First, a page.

7 Unexpected Things That Can Damage Your Liver

"If I don't drink too much alcohol, my liver will not be in danger." This is a fairly common misconception that is not actually true. The liver can be damaged in many ways—here are some ways that you probably haven’t even thought about!

Dr. Inese

General practitioner

Sugar: This also includes foods and drinks that contain sugar in large quantities. Sugar is bad not only for damaging the teeth and putting on excess weight—some studies claim that it is more harmful to the liver than alcohol. Refined sugar and fructose increase the liver's pyruvic acid, which is converted to fat (triglycerides). Excess triglycerides are stored in the liver and cause obesity, the so-called non-alcoholic fatty liver disease (NAFLD).

Excess weight: Another cause of non-alcoholic fatty liver disease. People with obesity, type 2 diabetes, and metabolic syndrome are at risk for this serious disease, which can lead to cirrhosis of the liver. The good news is that NAFLD is curable and often requires weight gain.

Certain herbal preparations: Generally, herbs do not directly harm the liver—except if combined with medications. For example, St. John's wort significantly increases the activity of CYP3A4 enzymes, which are included in most drugs that treat the liver. Combined, these herbs can be harmful. Coltsfoot has an anti-inflammatory effect thanks to natural pyrrolizidine alkaloids—however, the liver does not know how to break down and remove them, so long-term use of it is dangerous. A popular herbal supplement called kava kava, which is used to relieve symptoms of menopause, has been shown to be toxic to the liver and is banned in many countries around the world. This is not the case for the US, where dietary supplements containing kava kava can be purchased.

Excess vitamin A: You should take a test before taking any vitamins, and make sure that your body really needs them. However, you should be careful with retinol (vitamin A), since an overdose can lead to a number of problems with the liver. People with existing liver problems should be very careful and control the content of this vitamin in the diet.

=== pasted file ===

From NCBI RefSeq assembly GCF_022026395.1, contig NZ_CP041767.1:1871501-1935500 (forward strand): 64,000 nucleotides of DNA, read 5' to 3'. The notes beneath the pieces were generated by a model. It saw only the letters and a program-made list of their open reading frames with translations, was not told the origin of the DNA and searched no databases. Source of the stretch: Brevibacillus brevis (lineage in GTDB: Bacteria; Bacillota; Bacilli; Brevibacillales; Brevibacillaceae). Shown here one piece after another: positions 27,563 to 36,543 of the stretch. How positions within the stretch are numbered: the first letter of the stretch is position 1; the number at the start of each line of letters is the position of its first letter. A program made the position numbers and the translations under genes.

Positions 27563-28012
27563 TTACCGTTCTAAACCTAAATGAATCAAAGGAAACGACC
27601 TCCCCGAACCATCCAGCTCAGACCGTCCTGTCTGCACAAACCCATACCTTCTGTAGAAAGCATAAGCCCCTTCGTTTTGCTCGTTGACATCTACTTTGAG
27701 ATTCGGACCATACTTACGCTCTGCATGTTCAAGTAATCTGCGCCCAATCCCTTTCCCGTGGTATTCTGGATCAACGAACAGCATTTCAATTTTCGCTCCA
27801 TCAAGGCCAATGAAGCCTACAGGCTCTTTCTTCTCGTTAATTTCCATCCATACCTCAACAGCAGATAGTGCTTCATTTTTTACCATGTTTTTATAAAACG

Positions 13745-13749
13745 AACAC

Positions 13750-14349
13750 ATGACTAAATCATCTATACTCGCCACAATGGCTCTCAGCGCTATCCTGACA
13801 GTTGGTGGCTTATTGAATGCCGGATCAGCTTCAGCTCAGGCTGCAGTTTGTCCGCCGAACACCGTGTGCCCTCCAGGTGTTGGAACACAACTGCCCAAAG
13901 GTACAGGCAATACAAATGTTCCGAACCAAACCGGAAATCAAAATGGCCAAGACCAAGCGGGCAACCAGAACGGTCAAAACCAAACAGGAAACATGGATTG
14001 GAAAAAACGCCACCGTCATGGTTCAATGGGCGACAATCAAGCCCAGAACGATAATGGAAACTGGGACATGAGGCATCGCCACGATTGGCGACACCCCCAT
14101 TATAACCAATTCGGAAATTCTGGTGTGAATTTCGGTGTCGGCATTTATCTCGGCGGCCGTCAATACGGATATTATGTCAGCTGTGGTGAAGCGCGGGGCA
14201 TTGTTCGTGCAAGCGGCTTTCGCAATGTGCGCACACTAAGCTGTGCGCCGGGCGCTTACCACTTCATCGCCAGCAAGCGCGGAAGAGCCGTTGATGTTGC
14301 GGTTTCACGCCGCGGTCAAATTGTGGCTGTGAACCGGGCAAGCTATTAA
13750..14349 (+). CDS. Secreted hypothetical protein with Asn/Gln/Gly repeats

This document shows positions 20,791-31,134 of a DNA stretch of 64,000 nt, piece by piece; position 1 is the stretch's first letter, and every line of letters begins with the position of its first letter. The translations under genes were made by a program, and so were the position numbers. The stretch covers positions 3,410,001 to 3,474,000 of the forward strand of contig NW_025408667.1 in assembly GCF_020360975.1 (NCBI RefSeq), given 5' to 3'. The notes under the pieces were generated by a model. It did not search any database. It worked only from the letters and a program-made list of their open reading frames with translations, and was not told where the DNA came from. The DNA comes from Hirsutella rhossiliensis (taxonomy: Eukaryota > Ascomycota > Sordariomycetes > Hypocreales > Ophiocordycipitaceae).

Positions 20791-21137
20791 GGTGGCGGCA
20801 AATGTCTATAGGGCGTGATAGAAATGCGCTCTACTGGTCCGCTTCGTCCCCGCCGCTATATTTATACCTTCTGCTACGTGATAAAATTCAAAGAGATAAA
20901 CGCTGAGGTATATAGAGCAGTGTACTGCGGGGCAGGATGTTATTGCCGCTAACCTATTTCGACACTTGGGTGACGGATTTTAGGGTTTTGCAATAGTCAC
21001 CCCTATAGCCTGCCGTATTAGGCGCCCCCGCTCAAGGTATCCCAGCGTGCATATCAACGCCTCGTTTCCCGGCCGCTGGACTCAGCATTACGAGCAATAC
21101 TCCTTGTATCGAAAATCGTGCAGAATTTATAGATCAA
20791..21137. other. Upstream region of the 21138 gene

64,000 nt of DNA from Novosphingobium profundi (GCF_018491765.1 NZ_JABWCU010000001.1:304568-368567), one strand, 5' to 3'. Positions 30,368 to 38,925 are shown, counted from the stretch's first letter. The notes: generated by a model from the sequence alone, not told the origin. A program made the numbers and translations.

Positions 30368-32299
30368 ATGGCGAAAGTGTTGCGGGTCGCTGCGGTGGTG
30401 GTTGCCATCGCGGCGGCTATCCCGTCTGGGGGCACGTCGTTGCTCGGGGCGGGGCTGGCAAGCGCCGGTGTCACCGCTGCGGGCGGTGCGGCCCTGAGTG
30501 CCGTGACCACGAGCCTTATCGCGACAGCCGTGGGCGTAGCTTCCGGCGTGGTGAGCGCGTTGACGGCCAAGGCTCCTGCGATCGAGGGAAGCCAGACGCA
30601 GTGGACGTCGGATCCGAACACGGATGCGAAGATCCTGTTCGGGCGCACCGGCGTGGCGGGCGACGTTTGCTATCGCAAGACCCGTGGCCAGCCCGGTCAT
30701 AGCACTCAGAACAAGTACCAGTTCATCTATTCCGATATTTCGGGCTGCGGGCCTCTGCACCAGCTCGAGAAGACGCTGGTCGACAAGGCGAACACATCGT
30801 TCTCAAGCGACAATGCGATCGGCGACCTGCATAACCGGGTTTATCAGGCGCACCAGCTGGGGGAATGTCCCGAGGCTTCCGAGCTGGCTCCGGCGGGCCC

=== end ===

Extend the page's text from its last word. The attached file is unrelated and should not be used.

Paracetamol overdose: Paracetamol-based preparations are safe if taken in amounts that do not exceed your doctor’s recommendation. If you use several medicines at once, make sure that only one of them contains paracetamol, otherwise, it is very difficult to avoid overdose and liver drug damage. Paracetamol combined with alcohol is extremely harmful to the liver.

Trans fats: Sweet baked goods, cakes, sweets, junk foods, and fast food should be avoided. Frequent consumption of these foods leads to obesity and liver problems.

Beauty routines and manicures: There is a chance of catching Hepatitis C in a beauty salon or during other cosmetic services. If your beautician/manicurist/etc. did not properly sterilize the instruments following a visit to a client with hepatitis, you could easily get infected during a manicure, injections, tattooing, or other procedures where blood (and virus) could get on the needle or scissors.

17 April 2021

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